Copyright ©Tomohide Ikeya  All Rights Reserved

1974  Born in Kanagawa, Japan
2000-2001  Tokyo College of Photography
2001  Assistant to Katsuji Takasaki
2002 Start working as a Freelance

Solo Exhibition
2015   “CYCLE”  Micheko Galerie (Munich)
2015   "BREATH" Soiz Galerie (Passau)
2013   “BREATH”  Alternative Space in SEIBU Shibuya (Tokyo)
2012   “BREATH”&”MOON”  Micheko Galerie (Munich)​​​​​​​
2010   “BREATH” Micheko Galerie (Munich)

Group Exhibition
2023   "icon contemporary Photography 2023" AXIS Gallery(Tokyo)
2022   "icon contemporary Photography" AXIS Gallery(Tokyo)
2020   "Paradise Lost" Vanilla Gallery(Tokyo)
2019   ”Japanese Nudes” Japanmuseum SieboldHuis (Leiden)
2018    “Jin-Zo Emon Gallery (Tokyo)
2018    “FINE LINE” sansiao Gallery HK(HongKong)
2017    "Waves and Emotions"  Micheko Galerie (Munich)
2017    “GOTH II - Conception” Vanilla Gallery(Tokyo)
2013    "Mujo-kan" Galerie Da-End (Paris) 

Moscow International Foto Awards 2014 Bronze in a Book - Fine Art for “BREATH”
International Photography Awards 2012 2nd place  in People (other) for "MOON”
PX3 PRIX DE LA PHOTOGRAPHIE PARIS 2010 2nd place in Fine art (nudes) for "BREATH"
Xto image award 2010 1st place in Body in Nature for “BREATH”
International Photography Awards 2009 2nd place  in Special (moving images) for "BREATH”
International Photography Awards 2009 1st place  in People (other) for "BREATH”
PX3 PRIX DE LA PHOTOGRAPHIE PARIS "WATER" Competition 2008 Honorable Mentions for "WAVE"&"BREATH"
International Photography Awards 2007 1st place   for "WAVE”​​​​​​​

Artist’s statement

 Fascinated by the duality of water, its life-giving yet life-destroying presence, I am inspired by it and explore its philosophical aspects. I feel that my affinity for water is influenced not only by my upbringing on the island nation of Japan, but also by the ever-changing natural environment of abundant water due to active volcanic activity and tsunamis caused by 20% of earthquakes (magnitude 6 or greater) that occur in the world. In the ancient Japanese Shinto religion, death was considered a part of nature and coexisted with water. Water, which has given birth to numerous civilizations, reflects the moment of interwoven awe at the grandeur of nature and the unknown of death.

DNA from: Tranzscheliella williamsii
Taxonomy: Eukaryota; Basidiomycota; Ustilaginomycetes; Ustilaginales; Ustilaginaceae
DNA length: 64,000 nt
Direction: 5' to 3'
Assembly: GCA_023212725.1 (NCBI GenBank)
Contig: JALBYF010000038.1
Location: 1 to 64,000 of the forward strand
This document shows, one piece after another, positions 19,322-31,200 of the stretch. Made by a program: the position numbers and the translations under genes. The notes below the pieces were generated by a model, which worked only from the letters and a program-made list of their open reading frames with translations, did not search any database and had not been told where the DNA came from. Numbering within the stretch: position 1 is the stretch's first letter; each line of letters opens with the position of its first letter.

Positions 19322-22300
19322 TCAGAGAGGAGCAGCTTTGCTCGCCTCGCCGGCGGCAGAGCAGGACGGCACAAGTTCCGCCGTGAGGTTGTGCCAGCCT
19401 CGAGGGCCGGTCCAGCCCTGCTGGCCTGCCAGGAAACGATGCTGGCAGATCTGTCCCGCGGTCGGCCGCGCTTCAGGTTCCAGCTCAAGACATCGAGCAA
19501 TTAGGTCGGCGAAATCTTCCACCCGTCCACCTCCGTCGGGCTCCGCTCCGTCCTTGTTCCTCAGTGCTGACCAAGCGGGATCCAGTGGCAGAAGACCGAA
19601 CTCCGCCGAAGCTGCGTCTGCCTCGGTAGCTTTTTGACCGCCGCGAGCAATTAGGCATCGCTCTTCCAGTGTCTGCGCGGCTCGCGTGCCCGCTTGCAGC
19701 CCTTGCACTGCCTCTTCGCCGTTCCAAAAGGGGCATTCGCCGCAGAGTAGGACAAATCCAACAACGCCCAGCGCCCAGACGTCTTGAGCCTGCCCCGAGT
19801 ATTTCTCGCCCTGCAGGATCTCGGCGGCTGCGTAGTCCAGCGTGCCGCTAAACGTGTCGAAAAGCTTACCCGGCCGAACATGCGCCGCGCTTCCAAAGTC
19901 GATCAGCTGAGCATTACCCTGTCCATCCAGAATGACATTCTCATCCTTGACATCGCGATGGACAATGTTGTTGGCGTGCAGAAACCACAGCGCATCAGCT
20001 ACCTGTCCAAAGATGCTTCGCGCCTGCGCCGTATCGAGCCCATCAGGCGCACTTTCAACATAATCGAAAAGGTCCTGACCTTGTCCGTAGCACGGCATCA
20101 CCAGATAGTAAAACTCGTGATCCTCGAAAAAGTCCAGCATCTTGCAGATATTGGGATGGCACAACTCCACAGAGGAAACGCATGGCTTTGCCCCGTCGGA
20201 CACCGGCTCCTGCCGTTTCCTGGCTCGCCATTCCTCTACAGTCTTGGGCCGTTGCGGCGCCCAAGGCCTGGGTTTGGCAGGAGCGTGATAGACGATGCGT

Underwater photography is subject to a variety of constraints, including safety, limited movement, and the effects of air bubbles, light, and waves. Within a limited time frame, these factors must be accounted for, and split-second decisions must be made regarding composition, light, and timing, while remaining flexible to the uncertainties that may arise in the field. Furthermore, by incorporating the element of coincidence, dramatic works can be created that transcend calculation. It is an expression of the human quest for the unknown and the strength of creativity in the face of uncertainty, while at the same time underscoring the importance of capturing the fleeting beauty of the moment.
 My work is influenced by a variety of art forms, including ukiyoe, Renaissance art, and sci-fi animation. A moment created by chance is often linked to these works of art. The fusion of a deep-seated fear of death and familiar culture, whether unconsciously or consciously, makes the work more accessible. For example, the bubbles in "BREATH" resemble stars in outer space, and the waves in "WAVE" resemble the ukiyoe prints of Katsushika Hokusai. The ukiyoe-like expression, in which the background is stripped of detail, is also a continuation of the uniquely Japanese flat pictorial expression. In the past, photographic expression was limited by the medium in which the image was captured, but advances in digital technology have greatly expanded the range of expression. I use a variety of mediums in my work, and many of the works in "BREATH" are made with plaster. Plaster, which has excellent humidity control and hardens over time as it breathes, is the perfect support for frescoes and embodies the fusion of Renaissance art and photography.
 The models include dancers, performers, and athletes active in various fields, such as Ikuyo Kuroda, Daisuke Yoshimoto, Nobuyoshi Asai, Mimosa Koike, Aoi Yamada, Renshi Chokai, Tomohiko Tsujimoto, and Ryuzo Shinomiya. They play an important role in expressing the space between life force and death underwater. For example, the supple movements of the dancers express the dynamism of life, and the powerful bodies of the athletes symbolize the strength of human beings in the face of the fear of death.
 Through my work, I want to express the beauty of the contradictory existence of life and death in water, and the fragility and strength of human existence. Death is inevitable, but that is why life is so brilliant and precious. Through the universal theme of water, I explore the essence of human nature and the meaning of life, aiming to create works that will deeply move viewers.
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